Using Git Hooks
Git Hooks can be quite useful for a variety of things. Here is a simple example to make sure you don't forget to include an issue # in your commit message.
I've written a fair amount in the past about Git. I'm pretty sure I have mentioned Git hooks before, but I'm not sure if I've given a good example. I just had a reason to use one recently, so I thought I would share.
What are Git hooks?
Hooks are just scripts that execute on various events that occur when using Git, like creating a new commit, or pushing changes to a remote server. These hooks allow you, the Git user, to inject various bits of scripting code to customize the way Git works or enforce some standards. As an example, you could check every commit message to make sure it includes an issue number and reject the commit if the message does not contain an issue number.
What hooks are available?
If you look on Google you can find lists of all hooks and exactly when they execute and what parameters are passed to them. An easier starting point is to just look in the .git/hooks directory. There are a bunch of sample files in there. They all end in .sample They are just bash scripts. You can open them in a text editor. They have a few comments and a simple example. To use one of them just remove the .sample from the file name.
Why did I need Git hook?
The problem I was running into is that I like to include issue numbers in my git commits ie. [#123] However I am sometimes forgetful and forget to put them in. Not a problem if the commits are local, I can just do an interactive rebase and edit the commit messages. However, sometimes I get too eager to push my commits (because I want reassurance that all my CI tasks pass). Once I've pushed my changes, it's too late to do an interactive rebase. I immediately thought well, I can check for that with a Git hook and reject the commit if it doesn't have a issue number.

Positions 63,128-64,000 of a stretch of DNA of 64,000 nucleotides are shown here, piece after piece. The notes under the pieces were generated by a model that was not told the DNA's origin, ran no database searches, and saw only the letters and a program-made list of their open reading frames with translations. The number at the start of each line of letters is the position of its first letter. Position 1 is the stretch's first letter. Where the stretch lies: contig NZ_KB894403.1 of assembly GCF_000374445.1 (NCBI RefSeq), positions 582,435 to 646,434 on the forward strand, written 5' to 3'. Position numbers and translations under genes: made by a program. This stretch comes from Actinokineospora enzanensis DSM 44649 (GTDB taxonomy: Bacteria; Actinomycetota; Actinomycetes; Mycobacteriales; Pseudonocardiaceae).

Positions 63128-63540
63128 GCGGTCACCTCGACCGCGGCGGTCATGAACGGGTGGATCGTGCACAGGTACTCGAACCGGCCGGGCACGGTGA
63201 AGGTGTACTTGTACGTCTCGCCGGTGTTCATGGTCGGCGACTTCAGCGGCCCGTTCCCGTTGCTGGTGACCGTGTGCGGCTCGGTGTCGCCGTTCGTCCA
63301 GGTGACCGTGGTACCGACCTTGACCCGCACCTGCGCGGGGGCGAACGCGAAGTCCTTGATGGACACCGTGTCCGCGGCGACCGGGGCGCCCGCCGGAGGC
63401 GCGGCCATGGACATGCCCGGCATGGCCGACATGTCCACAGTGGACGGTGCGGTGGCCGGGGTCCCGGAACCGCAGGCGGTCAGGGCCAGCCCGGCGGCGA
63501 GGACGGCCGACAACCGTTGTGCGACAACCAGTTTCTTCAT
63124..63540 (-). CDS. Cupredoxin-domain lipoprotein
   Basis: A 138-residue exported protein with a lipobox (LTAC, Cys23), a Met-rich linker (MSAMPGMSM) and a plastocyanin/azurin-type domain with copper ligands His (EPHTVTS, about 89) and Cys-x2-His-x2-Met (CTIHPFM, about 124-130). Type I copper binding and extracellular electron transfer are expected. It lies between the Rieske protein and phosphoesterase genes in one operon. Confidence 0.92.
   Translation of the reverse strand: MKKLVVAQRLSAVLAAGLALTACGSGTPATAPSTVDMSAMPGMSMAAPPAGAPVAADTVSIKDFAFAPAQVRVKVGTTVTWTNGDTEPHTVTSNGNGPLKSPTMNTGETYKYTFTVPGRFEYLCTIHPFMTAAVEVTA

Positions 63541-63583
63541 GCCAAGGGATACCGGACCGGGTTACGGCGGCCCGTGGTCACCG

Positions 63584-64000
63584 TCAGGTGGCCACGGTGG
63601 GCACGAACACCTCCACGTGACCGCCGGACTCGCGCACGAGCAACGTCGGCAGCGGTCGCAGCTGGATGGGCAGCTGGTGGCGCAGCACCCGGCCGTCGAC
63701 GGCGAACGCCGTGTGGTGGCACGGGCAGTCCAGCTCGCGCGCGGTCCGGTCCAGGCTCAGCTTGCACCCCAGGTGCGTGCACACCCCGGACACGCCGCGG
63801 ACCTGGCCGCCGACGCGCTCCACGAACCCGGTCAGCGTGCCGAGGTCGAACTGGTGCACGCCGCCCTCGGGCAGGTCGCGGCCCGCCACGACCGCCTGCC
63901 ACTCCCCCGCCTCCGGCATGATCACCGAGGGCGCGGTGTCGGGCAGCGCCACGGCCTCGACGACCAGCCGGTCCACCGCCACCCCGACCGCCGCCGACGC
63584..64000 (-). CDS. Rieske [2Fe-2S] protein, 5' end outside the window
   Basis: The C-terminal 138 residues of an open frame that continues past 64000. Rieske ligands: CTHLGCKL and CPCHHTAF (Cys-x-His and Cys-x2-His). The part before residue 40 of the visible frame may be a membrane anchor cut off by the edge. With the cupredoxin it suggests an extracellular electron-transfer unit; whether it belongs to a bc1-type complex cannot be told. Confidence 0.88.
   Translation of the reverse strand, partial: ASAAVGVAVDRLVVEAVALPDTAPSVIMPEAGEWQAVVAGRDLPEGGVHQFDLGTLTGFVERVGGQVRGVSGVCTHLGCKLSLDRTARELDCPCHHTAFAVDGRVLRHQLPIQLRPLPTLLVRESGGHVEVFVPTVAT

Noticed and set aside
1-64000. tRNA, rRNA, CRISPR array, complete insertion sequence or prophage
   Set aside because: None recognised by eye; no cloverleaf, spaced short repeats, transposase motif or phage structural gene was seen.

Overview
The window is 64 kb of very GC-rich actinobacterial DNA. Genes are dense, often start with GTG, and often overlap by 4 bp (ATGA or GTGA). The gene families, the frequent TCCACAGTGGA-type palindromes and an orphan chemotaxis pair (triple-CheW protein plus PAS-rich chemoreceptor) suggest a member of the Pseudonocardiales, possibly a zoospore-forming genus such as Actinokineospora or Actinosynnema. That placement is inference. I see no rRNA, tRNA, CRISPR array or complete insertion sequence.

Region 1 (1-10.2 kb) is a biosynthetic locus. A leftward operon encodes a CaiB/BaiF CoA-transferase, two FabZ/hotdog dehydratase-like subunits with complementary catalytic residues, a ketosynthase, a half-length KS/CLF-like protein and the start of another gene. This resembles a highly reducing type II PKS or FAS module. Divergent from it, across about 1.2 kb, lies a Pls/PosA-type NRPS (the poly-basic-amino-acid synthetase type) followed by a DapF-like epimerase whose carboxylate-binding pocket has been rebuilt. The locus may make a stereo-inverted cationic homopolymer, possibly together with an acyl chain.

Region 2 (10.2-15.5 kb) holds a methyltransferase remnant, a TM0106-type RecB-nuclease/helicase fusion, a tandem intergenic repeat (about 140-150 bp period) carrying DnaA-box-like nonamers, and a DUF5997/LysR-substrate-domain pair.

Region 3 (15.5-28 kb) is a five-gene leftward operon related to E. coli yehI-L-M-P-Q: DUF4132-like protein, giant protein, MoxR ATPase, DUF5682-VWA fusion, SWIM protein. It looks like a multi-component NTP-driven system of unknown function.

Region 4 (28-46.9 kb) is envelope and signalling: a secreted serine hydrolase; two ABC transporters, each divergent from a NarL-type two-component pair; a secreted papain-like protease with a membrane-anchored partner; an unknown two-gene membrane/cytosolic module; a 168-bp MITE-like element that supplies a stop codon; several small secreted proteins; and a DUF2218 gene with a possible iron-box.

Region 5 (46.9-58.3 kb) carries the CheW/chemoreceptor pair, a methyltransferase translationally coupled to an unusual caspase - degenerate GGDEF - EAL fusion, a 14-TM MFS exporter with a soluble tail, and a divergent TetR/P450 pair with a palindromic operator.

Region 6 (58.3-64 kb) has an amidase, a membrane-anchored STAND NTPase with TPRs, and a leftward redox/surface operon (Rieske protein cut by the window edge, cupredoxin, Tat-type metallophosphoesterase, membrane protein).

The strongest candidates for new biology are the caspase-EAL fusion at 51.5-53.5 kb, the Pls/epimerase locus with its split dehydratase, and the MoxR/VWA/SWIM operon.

How does it work?
Here is my commit-msg hook. It's a pretty simple Python script. The sample hooks are all in bash, but you can use any scripting language. You could also use bash to call G-CLI and do things in LabVIEW if you want. I chose Python because I was having trouble getting the pattern matching to work in bash. Escaping special characters in bash strings can be a pain.
#! /usr/bin/python #checks for [#xx] where xx is an issue number import sys import re with open(sys.argv) as f: first_line=f.readline() if not re.search(r'^\[\#[0-9]+\]\s',first_line): print('Commit Rejected. No issue number found. Add [#nn] to front of commit message. To bypass use --no-verify') sys.exit(1) # reject commit else: sys.exit(0)
The first line just tells Git that this a python script. Then we import the system and regex modules. sys.argv is the second argument passed to the hook - this is the temp file that holds the commit message. We read the first line of the commit message. We check that line against a regex which searches for a line that starts with [#dd] where dd is an issue number. I also check for a space after the ]. If we don't find the issue number, then we print a message and reject the commit by exiting with a code of 1. If we find the number then we exit with a code of 0. The exit code is what tells Git to abort the commit or allow it to continue. Zero means to continue. Anything else means to abort.